On February 23, 2021, the U.S. Department of State released the March 2021 Visa Bulletin and the U.S. Citizenship and Immigration Services said it will accept employment-based Form I-485, Applications to Register Permanent Residence or Adjust Status next month according to the Visa Bulletin’s “Final Action Dates” chart. On February 24, 2021, President Biden revoked a temporary suspension on the issuance of certain immigrant visas that was implemented by former President Trump.
On February 23, 2021, the U.S. Department of State (DOS) released the March 2021 “Visa Bulletin.”1 On the same day, the U.S. Citizenship and Immigration Services (USCIS) determined that it will accept employment-based Form I-485, Applications to Register Permanent Residence or Adjust Status (Form I-485 application) next month according to the Visa Bulletin’s “Final Action Dates” chart.2
On February 24, 2021, President Biden revoked a temporary suspension on the issuance of certain immigrant visas that was implemented by former President Trump.3 The ban on immigrant visas was to remain in effect until March 31, 2021, but was lifted immediately following President Biden’s proclamation of February 24, 2021.
The significant advancement in first preference category cut-off dates for India and the People’s Republic of China (“China”) in March 2021 means that many intending immigrants who have been waiting several months to be eligible to apply to adjust their status to permanent resident or apply for an immigrant visa at a U.S. Consulate or Embassy will now be able to do so.
President Biden’s revocation of the immigrant visa ban is not expected to have a notable impact on priority date cut-offs in the short-term, as U.S. Consulates and Embassies will likely not be able to issue a high volume of immigrant visas in the foreseeable future due to service limitations related to the ongoing pandemic. Still, the DOS has published guidelines for immigrant visa applicants who are in the process of applying, and those who were refused an immigrant visa while the ban was in effect.4
Each month, the DOS releases a Visa Bulletin indicating the availability of statutorily limited visas for prospective immigrants.5 The cut-off dates reflected in the Visa Bulletin, coupled with USCIS’ confirmation of which chart will apply, dictate eligibility to file a Form I-485 application in a given month. In addition, the Final Action Dates chart in the applicable Visa Bulletin determines whether pending Form I-485 applications may be approved.
The modest forward movement in priority date cut-offs applicable to second and third preference employment-based applicants chargeable to India and China is anticipated to continue to May 2021, at which time USCIS will likely provide an updated projection.
The cut-off dates under the Final Action Dates chart for employment-based immigrant visas under the March 2021 Visa Bulletin will be as follows:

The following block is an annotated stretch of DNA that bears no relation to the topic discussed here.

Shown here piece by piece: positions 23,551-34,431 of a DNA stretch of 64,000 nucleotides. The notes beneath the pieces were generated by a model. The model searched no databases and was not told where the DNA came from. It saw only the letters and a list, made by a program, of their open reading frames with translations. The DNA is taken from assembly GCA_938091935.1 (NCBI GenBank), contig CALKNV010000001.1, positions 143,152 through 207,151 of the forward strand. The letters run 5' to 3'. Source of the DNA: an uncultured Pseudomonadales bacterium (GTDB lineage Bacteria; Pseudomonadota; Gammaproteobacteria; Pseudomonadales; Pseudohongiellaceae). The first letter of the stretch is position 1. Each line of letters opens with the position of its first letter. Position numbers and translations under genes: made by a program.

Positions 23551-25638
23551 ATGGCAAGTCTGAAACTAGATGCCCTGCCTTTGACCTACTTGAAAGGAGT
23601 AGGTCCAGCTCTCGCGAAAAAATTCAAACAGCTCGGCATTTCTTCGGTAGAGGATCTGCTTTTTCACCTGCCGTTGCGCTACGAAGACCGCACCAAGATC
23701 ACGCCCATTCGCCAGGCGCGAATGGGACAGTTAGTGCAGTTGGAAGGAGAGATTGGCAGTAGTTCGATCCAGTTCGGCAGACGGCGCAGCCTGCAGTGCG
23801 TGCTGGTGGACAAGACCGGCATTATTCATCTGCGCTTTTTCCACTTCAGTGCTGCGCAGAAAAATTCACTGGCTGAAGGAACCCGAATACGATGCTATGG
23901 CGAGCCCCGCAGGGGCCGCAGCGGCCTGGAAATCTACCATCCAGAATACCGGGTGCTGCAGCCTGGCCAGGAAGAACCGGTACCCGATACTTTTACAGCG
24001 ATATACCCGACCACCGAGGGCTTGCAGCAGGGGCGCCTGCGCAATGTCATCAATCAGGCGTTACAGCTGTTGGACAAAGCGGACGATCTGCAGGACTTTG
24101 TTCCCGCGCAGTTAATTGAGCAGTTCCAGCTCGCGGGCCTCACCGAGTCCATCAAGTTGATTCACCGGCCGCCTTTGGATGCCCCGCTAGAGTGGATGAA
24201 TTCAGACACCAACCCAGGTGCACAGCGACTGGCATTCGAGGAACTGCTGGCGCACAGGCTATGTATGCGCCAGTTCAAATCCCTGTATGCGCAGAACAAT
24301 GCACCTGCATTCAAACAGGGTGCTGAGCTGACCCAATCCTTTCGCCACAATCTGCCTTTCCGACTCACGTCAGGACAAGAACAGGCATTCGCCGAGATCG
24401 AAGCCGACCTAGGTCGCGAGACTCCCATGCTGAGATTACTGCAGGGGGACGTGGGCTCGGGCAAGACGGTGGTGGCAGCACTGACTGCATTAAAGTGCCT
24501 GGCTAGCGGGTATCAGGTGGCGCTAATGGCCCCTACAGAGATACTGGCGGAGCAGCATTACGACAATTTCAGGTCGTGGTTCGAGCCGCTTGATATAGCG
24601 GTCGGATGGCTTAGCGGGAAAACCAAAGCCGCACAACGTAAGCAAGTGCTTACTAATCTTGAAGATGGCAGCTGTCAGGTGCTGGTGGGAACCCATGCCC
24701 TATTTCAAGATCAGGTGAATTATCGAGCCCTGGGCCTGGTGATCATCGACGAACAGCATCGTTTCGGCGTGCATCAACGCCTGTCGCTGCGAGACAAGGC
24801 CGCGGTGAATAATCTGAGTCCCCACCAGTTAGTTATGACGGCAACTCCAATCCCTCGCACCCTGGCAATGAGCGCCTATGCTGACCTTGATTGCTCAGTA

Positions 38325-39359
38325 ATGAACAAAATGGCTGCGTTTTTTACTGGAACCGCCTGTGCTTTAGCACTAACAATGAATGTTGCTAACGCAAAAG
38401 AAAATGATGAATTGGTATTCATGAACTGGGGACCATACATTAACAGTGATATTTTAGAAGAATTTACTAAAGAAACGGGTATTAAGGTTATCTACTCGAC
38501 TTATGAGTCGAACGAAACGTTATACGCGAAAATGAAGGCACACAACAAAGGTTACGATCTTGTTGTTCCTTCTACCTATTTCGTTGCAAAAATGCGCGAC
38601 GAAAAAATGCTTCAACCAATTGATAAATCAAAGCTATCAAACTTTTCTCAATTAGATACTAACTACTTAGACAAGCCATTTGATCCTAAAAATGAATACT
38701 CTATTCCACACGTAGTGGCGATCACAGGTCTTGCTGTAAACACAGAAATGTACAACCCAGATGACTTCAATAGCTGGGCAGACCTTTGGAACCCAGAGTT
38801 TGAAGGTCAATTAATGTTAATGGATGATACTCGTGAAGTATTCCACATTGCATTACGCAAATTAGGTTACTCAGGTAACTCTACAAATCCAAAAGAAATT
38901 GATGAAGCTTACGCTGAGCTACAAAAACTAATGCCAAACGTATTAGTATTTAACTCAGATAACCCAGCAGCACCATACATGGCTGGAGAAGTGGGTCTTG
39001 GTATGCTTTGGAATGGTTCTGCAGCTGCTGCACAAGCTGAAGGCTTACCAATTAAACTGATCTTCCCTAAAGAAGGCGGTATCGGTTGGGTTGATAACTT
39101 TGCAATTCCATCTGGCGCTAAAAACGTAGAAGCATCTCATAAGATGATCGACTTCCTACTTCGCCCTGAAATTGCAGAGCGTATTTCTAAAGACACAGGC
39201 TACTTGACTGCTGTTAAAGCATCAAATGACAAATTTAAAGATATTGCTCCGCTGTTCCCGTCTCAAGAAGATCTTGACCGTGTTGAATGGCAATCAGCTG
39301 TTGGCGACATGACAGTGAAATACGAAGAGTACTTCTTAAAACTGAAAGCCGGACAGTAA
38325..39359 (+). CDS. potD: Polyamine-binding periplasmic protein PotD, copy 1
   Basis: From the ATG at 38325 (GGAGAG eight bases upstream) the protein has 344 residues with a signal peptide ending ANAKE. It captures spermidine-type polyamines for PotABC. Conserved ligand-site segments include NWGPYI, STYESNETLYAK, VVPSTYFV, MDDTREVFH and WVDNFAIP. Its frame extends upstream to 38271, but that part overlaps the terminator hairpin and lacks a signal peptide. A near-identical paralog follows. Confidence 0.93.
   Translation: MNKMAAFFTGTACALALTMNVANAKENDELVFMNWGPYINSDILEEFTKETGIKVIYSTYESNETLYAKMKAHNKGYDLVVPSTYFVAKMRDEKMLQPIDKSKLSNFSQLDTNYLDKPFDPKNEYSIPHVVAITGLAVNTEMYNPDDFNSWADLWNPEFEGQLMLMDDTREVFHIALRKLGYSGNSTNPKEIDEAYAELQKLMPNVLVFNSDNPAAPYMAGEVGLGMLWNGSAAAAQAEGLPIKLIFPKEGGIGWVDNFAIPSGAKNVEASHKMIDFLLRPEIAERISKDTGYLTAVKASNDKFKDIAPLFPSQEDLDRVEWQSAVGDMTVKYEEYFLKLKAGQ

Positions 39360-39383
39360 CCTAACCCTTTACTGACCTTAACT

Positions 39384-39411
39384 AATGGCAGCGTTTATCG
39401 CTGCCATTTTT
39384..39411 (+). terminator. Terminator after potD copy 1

EB-1: All countries of chargeability except India and China will remain current. India’s and China’s cut-off date will advance seven (7) months to August 1, 2020.
EB-2: All countries of chargeability except India and China will remain current. China’s cut-off date will advance one (1) month to July 15, 2016. India’s cut-off date will advance three (3) months to January 15, 2010.
EB-3: All countries of chargeability except India and China will remain current. China will advance five (5) weeks to February 8, 2018, and India will advance three (3) months to July 1, 2010.
EB-4: All countries of chargeability, except for El Salvador, Guatemala, Honduras, and Mexico, will remain current in March. The cut-off date for El Salvador, Guatemala, and Honduras will advance to June 1, 2018. The cut-off date for Mexico will move forward to January 1, 2019.
EB-5: All countries of chargeability, except China and Vietnam, will remain current. China will remain at August 15, 2015, while Vietnam will advance by three (3) weeks to October 22, 2017.
1 U.S. Department of State website.
2 See the “Adjustment of Status Filing Charts from the Visa Bulletin” page on the USCIS website.
3 See https://www.whitehouse.gov/briefing-room/presidential-actions/2021/02/24/a-proclamation-on-revoking-proclamation-10014/ for President Biden’s revocation (“A Proclamation on Revoking Proclamation 10014” (February 24, 2021)), and GMS Flash Alert 2020-198 (April 27, 2020) and GMS Flash Alert 2021-006 (January 5, 2021) for details of former President Trump’s ban on immigrant visas.
4 See “Rescission of Presidential Proclamation 10014” at: https://travel.state.gov/content/travel/en/News/visas-news/rescission-of-presidential-proclamation-10014.html .
5 For our prior coverage of the February 2021 Visa Bulletin, read GMS Flash Alert 2021-040 (January 26, 2021).
* Please note that KPMG LLP (U.S.) does not provide any immigration or labor law services. However, KPMG Law LLP in Canada can assist clients with U.S. immigration and labor matters.
The information contained in this newsletter was submitted by the KPMG International member firm in Canada.
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